Big brands have always had a strong influence on shoppers with their well-known names that have been around for years.
However, with the rising cost of living, cheaper alternatives are becoming more appealing.
One range that has gained popularity is Marks & Spencer’s line of cereals, which includes a variety of options.
After a mother shared photos of the products in a budget Facebook group, people started raving about the selection, prompting Emma Gill from the Manchester Evening News to test the “big brand dupes” and compare them to Kellogg’s, Nestlé, and Weetabix originals.
Emma purchased 10 boxes of the M&S range, including the most popular varieties, to compare them with the real deal.
The M&S version of Special K, Special Flakes, was almost identical, with the main difference being that they were less sweet.
Emma found that she preferred the less sweet taste and that the M&S version contained less sugar and salt than Kellogg’s Special K.
The M&S Malted Wheats were also similar to Nestlé’s Shreddies, with a lower sugar and salt content.
Emma also enjoyed other M&S cereals, such as the Honey Nut/Crunchy Nut, which looked similar and tasted the same.
She found the M&S Wholegrain Wheat Bisks to be smaller than Weetabix but similar in taste.
While Emma did not usually eat Bran Flakes, she found that the M&S version tasted the same as the branded product, but the flakes were thicker, which she preferred.
However, not all M&S cereals passed the test. Emma and her kids did not enjoy the Choco Pops or the Multigrain Hoops.
Although the Rice Pops passed the taste test, both the Choco Pops and Multigrain Hoops had different flavors that they did not like.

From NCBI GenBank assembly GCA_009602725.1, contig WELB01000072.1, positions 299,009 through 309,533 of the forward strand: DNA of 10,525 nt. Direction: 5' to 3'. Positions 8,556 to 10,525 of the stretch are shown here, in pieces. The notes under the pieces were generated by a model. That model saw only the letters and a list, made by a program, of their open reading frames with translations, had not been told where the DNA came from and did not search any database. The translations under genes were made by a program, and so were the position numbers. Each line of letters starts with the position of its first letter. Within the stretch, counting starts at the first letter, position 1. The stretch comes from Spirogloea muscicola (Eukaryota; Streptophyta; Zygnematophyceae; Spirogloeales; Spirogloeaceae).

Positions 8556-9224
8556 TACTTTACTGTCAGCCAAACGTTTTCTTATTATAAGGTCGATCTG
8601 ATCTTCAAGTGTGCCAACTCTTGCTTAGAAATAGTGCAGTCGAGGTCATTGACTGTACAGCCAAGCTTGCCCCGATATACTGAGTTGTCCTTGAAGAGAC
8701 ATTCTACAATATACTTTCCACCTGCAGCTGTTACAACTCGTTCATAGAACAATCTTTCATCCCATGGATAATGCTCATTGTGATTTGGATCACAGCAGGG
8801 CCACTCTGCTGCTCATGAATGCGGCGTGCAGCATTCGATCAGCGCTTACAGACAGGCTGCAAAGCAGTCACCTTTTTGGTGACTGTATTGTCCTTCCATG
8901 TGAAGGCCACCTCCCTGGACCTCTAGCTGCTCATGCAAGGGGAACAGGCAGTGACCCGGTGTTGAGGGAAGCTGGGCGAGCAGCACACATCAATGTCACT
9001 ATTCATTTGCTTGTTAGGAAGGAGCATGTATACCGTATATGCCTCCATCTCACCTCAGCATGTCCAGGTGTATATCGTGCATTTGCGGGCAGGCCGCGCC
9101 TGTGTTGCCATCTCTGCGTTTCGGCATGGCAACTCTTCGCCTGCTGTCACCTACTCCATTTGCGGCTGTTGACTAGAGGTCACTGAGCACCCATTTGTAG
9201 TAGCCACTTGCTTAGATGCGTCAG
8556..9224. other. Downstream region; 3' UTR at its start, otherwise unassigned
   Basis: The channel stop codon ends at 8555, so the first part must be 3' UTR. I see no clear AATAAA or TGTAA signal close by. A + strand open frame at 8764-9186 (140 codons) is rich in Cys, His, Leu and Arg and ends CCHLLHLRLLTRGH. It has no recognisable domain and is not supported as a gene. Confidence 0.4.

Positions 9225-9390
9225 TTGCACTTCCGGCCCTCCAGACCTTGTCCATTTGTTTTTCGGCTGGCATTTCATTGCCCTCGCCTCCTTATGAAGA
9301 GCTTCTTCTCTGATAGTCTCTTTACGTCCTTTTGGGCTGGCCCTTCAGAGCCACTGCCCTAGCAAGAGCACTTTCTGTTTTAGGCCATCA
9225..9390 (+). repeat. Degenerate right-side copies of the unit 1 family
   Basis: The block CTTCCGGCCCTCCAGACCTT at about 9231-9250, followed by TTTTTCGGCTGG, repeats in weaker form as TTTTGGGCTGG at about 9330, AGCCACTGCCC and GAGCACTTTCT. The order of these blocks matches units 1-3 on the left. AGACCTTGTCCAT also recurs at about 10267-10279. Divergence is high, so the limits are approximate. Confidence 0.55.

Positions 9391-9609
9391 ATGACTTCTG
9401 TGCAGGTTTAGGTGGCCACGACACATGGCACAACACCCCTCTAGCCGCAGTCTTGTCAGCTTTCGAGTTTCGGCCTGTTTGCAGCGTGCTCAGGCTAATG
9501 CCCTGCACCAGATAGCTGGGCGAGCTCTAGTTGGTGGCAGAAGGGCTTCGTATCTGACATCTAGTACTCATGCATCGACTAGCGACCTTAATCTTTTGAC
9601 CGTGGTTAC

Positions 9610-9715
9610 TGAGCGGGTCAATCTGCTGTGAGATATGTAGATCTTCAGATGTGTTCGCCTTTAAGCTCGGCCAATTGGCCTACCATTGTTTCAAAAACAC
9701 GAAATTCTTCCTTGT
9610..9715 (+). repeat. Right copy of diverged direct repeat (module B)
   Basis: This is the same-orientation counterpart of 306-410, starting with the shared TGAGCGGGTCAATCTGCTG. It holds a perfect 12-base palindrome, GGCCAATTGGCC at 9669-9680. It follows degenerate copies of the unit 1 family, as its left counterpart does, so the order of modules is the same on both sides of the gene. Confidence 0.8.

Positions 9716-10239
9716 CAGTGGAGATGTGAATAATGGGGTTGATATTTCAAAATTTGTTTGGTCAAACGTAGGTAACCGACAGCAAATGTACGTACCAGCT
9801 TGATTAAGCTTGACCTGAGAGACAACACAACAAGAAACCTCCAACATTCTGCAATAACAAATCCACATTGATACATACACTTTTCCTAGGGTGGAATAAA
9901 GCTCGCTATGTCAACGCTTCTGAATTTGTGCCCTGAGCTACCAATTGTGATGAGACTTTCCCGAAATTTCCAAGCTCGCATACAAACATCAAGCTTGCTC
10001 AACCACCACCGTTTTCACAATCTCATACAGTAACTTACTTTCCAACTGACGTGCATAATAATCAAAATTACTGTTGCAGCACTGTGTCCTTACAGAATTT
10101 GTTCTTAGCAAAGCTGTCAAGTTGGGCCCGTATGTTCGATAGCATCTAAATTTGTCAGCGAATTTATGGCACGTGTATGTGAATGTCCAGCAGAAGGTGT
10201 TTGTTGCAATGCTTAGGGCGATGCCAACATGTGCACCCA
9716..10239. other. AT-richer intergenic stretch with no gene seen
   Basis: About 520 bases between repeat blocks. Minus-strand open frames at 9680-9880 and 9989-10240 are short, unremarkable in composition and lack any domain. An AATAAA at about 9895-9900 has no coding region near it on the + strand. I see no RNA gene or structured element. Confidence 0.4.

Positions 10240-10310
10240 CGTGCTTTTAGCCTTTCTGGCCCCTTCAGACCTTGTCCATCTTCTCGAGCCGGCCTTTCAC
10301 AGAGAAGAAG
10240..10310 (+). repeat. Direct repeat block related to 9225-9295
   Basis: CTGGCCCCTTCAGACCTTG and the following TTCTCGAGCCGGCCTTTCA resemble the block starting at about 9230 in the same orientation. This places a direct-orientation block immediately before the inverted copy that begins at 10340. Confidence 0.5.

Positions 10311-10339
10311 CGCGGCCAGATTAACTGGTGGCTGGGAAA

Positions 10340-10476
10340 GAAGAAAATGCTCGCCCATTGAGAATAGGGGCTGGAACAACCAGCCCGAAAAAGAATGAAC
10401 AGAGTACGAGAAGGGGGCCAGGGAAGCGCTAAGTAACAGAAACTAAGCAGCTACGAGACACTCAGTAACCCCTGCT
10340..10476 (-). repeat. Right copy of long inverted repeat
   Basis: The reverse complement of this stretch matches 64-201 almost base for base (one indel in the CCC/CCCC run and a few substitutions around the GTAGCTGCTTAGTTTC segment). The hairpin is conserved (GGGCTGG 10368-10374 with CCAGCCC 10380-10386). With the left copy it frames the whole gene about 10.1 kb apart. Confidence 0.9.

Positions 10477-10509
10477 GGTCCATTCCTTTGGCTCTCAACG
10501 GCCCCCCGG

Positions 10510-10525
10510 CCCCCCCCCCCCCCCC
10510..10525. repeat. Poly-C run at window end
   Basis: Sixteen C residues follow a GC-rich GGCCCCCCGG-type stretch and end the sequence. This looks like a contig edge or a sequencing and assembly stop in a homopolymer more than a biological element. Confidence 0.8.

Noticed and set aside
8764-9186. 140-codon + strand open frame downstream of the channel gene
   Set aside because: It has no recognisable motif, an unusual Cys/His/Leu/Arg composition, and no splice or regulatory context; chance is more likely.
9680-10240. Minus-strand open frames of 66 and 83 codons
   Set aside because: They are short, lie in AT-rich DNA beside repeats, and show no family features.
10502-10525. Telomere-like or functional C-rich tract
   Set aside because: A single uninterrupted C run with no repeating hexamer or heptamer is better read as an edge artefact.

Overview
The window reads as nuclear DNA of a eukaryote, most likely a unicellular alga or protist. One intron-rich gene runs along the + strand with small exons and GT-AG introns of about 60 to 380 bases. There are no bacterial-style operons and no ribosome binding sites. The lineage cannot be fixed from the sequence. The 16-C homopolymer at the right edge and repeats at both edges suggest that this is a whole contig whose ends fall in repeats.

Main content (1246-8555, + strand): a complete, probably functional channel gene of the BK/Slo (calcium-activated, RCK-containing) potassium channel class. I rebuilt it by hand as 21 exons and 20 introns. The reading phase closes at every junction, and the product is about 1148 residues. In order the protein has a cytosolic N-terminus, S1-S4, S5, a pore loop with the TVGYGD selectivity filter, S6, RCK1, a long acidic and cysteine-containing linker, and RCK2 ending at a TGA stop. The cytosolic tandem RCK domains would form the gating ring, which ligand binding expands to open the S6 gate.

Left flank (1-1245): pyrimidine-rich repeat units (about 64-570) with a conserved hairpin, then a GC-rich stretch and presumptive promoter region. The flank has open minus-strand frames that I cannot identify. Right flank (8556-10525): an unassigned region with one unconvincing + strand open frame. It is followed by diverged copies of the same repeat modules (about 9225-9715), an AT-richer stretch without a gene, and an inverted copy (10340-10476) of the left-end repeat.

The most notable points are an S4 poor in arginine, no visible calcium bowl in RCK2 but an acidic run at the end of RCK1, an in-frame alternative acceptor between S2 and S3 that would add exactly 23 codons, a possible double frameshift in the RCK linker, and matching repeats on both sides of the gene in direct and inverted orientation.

Overall, eight out of the ten M&S cereals tested were similar to the branded versions.
Kellogg’s has been reducing sugar and salt in its cereals for years, and four out of five of its top-selling cereals in the UK are non-HFSS. All of its UK children’s cereals will also be non-HFSS by the end of 2023.
Kellogg’s acknowledged that the taste of its cereals is slightly different from own-brand products, which vary from supermarket to supermarket, as they have different recipes made in different ways.
In conclusion, while big brands have a strong pulling power for shoppers, cheaper alternatives are becoming increasingly attractive, such as the M&S cereal range.
The M&S versions of many popular cereals were almost identical in taste and appearance to the branded products, with the added benefit of being less sweet and having a lower sugar and salt content.
The M&S cereals were also significantly cheaper than the branded products, making them a more economical choice.»High cost of living leads to attention shift from big brands to cheaper alternatives in cereals and others«